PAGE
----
Geophysical expression of elements of the Rio Grande rift in the northeast Tusas Mountains - Preliminary interpretations
Benjamin J. Drenth, Kenzie J. Turner, Ren A. Thompson, V. J. S. Grauch, Michaela A. Cosca, and John P. Lee

Abstract:

New interpretations of the nature of the Rio Grande rift and pre-existing rocks in the northeast Tusas Mountains region are derived from new and existing gravity and aeromagnetic data. 12-15 mGal amplitude gravity lows are interpreted to mainly reflect large thicknesses of the upper Oligocene to upper Miocene, syn-rift Los Pinos Formation and possibly significant amounts of the Eocene El Rito Formation. The Broke Off Mountain sub basin, named after the location of its greatest inferred depth, is interpreted to be a ~40 km long and ~13 km wide structure elongated in a northwest trend at the western margin of the San Luis Basin. The sub basin is interpreted to contain a maximum combined thickness of 900-2300 m of the Los Pinos Formation and El Rito Formation, with the Los Pinos Formation constituting the majority of the section. Sub basin age is constrained to be older than 21.6 ± 1.4 Ma, the age of a Hinsdale Formation basalt flow that caps the Los Pinos Formation section at Broke Off Mountain. This age constraint and surface geology indicate a pre- and early-rift age. The structural fabric of the northeast Tusas Mountains region is dominated by northwest-trending normal faults, as indicated by geologic mapping and interpretation of aeromagnetic data. Preliminary analysis of the aeromagnetic data suggests that lineaments, possibly reflecting faulting, trend through volcanic rocks as young as Pliocene in age. If correct, these interpretations challenge commonly held beliefs regarding two stages in the structural style of rifting, where early (Oligocene-Miocene) rifting was characterized by broad, shallow basins bounded by northwest-trending faults and later (Miocene-Pliocene) rifting was characterized by deep, narrow basins bounded by north-trending faults. The Broke Off Mountain sub basin is a counter example of a pre- and early-rift, deep and narrow basin. We hypothesize that the Broke Off Mountain sub basin may represent a southward extension of the Monte Vista graben in Colorado, based on similarities in geophysical expression, stratigraphy, and its position at the western portion of the San Luis Basin.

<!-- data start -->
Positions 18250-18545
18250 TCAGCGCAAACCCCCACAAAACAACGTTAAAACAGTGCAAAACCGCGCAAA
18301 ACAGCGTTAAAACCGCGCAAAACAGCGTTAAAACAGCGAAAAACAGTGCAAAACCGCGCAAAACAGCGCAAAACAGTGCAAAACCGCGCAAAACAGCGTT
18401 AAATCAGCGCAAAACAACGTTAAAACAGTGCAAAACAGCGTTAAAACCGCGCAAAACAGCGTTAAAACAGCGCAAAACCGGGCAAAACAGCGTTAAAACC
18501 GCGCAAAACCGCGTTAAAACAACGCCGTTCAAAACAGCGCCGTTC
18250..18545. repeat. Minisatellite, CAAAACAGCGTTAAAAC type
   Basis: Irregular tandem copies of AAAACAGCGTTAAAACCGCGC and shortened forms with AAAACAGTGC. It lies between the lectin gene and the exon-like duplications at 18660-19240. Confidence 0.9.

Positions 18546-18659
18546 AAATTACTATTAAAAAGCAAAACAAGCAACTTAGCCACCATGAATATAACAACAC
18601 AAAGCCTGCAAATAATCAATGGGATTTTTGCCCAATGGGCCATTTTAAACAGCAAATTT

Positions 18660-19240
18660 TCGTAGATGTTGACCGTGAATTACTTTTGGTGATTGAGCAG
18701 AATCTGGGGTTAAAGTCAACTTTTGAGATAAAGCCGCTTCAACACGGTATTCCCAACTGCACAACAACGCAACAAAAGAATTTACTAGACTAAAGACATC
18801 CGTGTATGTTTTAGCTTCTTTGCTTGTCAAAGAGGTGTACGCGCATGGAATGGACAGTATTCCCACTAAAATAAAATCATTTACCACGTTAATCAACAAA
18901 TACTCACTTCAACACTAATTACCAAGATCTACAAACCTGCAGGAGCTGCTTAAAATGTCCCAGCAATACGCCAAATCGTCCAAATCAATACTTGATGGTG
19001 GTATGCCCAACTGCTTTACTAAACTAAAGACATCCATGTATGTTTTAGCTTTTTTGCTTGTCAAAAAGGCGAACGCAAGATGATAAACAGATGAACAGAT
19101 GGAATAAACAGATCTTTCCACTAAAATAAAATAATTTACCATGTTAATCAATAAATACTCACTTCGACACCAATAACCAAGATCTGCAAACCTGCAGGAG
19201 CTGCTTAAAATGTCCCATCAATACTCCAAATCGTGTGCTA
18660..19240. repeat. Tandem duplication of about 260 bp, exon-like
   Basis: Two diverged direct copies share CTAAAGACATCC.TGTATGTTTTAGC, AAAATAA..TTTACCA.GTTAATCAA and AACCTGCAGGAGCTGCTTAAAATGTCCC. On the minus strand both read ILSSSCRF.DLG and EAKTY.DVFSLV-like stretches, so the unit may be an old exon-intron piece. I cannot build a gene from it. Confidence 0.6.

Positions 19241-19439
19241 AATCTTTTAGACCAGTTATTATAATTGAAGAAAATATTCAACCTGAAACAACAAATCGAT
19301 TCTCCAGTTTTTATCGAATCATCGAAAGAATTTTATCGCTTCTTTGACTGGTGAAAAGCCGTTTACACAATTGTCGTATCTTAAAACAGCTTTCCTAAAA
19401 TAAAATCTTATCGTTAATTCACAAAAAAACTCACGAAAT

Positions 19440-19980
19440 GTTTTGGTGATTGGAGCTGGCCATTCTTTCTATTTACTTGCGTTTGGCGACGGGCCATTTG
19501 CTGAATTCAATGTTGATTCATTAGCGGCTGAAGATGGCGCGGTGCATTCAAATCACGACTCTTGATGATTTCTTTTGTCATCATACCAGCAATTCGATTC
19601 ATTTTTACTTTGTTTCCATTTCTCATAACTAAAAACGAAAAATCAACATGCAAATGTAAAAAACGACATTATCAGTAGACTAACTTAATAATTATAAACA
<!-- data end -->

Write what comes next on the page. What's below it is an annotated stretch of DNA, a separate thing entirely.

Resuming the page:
Citation:

  1. Drenth, Benjamin J.; Turner, Kenzie J.; Thompson, Ren A.; Grauch, V. J. S.; Cosca, Michaela A.; Lee, John P., 2011, Geophysical expression of elements of the Rio Grande rift in the northeast Tusas Mountains - Preliminary interpretations, in: Geology of the Tusas Mountains and Ojo Caliente Area, Koning, Daniel J.; Karlstrom, Karl E.; Kelley, Shari A.; Lueth, Virgil W.; Aby, Scott B., New Mexico Geological Society, Guidebook, 62nd Field Conference, pp. 165-176.

More information...